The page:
Winners and Losers
Judge David Carter’s promise of 30 nights in a motel and a caseworker rings hollow, like the old promise of 40 acres and a mule. It isn’t going to change a thing. Look at the response to the actions to help the homeless prompted by his efforts.
The County of Orange announced plans to construct three shelters in separate cities. The reaction was swift and unified. Not in our city, you don’t. You’re not moving that Hooverville from down by the river to my back yard. The sad thing is His Honor isn’t even working on the real problem.
Homelessness is a symptom. It’s the result of profound dysfunction and a shortage in our housing market. The real problem is we have simply failed to build sufficient housing of all types to accommodate our growing population. Folks are now willing to pay big money for shacks they wouldn’t have given a look years ago. The more limited your means, the more likely you’ll be homeless.
Increasingly complicated requirements to grant building permits have created barriers to building housing. This is particularly true in the coastal zone. We’ve erected these barriers in an effort to preserve our life style the way it was. It worked and my house is now worth so much I couldn’t afford it today.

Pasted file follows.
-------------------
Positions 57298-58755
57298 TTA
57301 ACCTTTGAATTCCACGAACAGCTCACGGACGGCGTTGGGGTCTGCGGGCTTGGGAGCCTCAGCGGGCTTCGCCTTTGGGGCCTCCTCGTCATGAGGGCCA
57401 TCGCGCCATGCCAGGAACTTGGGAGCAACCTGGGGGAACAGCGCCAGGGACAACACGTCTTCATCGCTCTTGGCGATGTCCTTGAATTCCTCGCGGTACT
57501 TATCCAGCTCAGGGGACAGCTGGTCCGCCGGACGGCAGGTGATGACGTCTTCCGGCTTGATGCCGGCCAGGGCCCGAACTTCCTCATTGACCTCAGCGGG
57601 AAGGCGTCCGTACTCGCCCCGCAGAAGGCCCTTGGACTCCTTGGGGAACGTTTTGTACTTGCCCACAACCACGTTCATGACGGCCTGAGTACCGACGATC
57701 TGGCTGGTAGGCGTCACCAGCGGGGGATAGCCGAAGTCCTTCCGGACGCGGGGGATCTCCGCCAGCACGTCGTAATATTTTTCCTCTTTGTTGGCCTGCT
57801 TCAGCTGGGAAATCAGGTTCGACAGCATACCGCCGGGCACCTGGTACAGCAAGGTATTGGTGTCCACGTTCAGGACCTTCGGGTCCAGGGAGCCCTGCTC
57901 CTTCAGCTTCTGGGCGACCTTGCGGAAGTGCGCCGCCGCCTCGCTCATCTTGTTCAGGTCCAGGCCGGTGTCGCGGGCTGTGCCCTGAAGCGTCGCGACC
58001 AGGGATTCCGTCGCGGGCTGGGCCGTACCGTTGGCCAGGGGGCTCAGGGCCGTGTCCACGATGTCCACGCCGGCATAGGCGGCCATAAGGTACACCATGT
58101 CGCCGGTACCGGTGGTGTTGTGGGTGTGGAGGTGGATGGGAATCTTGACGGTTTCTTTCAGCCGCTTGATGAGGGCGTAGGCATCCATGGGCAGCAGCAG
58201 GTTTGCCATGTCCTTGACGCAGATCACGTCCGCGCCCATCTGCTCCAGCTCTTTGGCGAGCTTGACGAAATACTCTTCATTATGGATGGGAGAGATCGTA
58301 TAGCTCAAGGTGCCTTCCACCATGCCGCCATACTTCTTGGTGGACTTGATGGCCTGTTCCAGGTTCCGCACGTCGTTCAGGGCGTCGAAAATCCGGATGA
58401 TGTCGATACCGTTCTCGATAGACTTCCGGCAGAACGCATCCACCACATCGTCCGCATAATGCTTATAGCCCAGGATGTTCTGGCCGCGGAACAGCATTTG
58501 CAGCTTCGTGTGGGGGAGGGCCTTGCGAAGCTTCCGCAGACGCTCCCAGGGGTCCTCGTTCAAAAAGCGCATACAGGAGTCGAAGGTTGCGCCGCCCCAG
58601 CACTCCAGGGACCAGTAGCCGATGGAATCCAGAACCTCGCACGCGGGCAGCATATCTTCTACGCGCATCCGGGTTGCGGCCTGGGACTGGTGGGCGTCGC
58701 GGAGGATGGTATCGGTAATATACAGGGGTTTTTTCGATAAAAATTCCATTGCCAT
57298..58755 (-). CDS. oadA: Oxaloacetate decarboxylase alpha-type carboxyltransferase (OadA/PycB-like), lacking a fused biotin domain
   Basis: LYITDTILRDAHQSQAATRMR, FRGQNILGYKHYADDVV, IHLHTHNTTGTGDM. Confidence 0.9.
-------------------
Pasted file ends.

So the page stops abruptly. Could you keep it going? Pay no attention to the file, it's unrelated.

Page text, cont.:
Take parking requirements. When we don’t like a proposed development, parking requirements are a good way to deny it. When we like a proposed project we grant waivers or parking credits to approve it. That’s using parking as a way for government to pick winners and losers in the housing market.
Lately the state passed a law that says cities like Laguna can’t use parking requirements to limit the construction of second residential units if the proposed location is within a half mile of a bus route. Our first reaction was to start thinking about getting rid of our bus system.
Some friends are trying to build a second unit above their garage. They’ve been to the city twice. So far the city has two names for what they are trying to do and both aren’t allowed. Never mind that the state has decreed, “ Thou Shalt Build Additional Dwelling Units.”
Based on population, Laguna’s share of the statewide housing shortage is about 2,000 dwelling units. The way we’re foot dragging on doing our share it’s going to take more than 30 nights in a motel before we see any real change. But we’ve got a committee hard at work on it boss.
JJ Gasparotti moved to Laguna Beach with his family when he was 11. He has loved it ever since.